VP Sambo knew of My Contact With Boko Haram - Ndume
Senator representing Borno State, Ali Ndume has admitted that he made contact with terrorist group, Boko Haram.
Ndume who is on trial for allegedly sponsoring the group told the federal high court, Abuja, on Tuesday that he revealed information he got from the sect to former Vice-President Namadi Sambo and the then director-general of the Department of State Service (DSS).
He said contact with Boko Haram was established when he was appointed into the presidential committee on security matters to negotiate for peace with the group.
The federal government arraigned Ndume in 2011 and re-arraigned him in 2013 on a four-count charge of allegedly sponsoring the sect.
Ndume, however, pleaded not guilty to the charges.
His counsel, Ricky Tarfa told the court that the government was unable to link Ndume to the said crime.
“Clearly, from the totality of the evidence adduced by the prosecution, the ingredients of the charges have not been proved as required by law,” he said.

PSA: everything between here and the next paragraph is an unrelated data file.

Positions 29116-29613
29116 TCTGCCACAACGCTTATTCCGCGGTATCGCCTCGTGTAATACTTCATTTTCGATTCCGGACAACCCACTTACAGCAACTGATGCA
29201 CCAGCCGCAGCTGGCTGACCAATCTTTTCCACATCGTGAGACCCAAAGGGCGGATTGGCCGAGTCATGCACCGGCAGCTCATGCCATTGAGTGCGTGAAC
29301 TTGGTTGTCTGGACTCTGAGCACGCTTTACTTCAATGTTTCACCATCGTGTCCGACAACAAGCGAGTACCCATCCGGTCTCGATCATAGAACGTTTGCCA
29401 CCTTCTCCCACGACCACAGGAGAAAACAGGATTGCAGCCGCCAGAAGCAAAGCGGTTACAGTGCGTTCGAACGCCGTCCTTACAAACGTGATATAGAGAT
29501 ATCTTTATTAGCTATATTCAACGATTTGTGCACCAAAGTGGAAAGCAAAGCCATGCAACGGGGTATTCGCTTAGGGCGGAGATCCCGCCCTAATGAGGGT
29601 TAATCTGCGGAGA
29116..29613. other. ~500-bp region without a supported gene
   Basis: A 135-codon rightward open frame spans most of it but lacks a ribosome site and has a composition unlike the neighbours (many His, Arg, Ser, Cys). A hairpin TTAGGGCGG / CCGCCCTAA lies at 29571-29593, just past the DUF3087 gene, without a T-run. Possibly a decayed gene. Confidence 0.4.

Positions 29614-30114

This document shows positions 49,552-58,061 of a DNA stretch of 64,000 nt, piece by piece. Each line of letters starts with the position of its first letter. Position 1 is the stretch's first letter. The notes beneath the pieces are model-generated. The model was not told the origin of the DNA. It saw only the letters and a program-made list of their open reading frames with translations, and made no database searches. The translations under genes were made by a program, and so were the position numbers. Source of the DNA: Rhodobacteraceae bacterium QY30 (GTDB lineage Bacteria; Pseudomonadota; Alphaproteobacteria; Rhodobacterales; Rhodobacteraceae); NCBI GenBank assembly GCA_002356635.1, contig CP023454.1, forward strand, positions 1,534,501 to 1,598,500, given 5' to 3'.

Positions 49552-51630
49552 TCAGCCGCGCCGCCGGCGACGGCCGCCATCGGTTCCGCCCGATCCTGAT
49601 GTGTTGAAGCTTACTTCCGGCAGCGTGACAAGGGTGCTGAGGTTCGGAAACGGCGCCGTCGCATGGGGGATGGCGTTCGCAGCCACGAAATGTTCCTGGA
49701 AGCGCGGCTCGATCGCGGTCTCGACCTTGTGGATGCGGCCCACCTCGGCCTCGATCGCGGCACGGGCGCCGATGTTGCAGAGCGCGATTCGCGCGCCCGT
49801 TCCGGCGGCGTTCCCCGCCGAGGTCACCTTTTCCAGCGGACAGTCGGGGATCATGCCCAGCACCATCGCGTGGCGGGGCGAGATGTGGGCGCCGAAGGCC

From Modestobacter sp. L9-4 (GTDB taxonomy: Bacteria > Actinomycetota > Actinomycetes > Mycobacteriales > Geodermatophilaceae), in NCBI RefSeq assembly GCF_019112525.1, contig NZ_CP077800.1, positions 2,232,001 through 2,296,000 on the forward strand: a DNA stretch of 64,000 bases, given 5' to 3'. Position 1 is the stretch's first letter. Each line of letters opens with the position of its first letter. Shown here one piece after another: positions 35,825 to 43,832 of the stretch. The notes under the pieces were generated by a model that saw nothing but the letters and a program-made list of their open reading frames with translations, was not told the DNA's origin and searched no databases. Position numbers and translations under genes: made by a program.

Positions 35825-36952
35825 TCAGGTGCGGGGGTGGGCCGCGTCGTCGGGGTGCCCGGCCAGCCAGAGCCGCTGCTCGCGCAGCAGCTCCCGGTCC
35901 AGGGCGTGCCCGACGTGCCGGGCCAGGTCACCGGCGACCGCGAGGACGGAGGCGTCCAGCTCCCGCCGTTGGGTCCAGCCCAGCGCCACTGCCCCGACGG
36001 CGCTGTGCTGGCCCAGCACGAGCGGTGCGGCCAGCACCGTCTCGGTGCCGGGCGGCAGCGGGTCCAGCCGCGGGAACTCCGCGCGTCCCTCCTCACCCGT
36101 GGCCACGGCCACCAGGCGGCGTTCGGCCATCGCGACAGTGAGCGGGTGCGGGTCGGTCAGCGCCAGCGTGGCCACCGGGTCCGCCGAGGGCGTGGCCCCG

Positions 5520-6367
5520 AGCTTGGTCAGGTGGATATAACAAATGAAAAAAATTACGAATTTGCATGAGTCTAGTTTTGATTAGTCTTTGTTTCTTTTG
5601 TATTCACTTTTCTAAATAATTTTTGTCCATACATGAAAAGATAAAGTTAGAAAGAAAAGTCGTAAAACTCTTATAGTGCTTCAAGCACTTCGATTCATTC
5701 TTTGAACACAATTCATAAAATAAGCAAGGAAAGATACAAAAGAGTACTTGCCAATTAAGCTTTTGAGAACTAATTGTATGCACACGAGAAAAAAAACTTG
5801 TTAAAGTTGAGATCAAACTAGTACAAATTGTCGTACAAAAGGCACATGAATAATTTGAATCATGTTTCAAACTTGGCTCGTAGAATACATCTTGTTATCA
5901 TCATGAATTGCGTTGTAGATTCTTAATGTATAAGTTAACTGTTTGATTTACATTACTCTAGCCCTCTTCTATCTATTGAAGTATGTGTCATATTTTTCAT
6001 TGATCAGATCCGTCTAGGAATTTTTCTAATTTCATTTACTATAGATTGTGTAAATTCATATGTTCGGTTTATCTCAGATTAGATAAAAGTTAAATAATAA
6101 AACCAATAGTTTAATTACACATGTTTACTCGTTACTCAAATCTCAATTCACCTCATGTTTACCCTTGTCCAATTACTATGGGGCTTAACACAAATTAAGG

“The analysis of the mobile phones seized from the defendant and subjected to forensic examination by the prosecution did not reveal any offence committed.”
He asked the court to strike out the charges against Ndume on the grounds that no prima facie case had been established against him to warrant him defending himself.
The prosecuting counsel, Geraldine Okafor, urged the court to compel Ndume to open his defence.
“His admission that he was a member of the Presidential Committee on Security Matters also corroborates the evidence of the prosecution that he had volumes of information on the terrorist group which he refused to give to the government,” she said.
“The volume of information found on him was revealing and warranted his being charged to court.
“The prosecution is not fishing for information but in law, the defendant has to offer information being a member of the Presidential Committee on Security Matters.
“Let the point be made here that witnesses of the government have by one way or the other linked the charge against the defendant to him and this court, as an impartial court, should order the defendant to open his defence.
“It is even in the interest of the defendant and justice that this case be heard on its merit, instead of upholding the no-case submission.”
The judge fixed July 4 for ruling on the matter.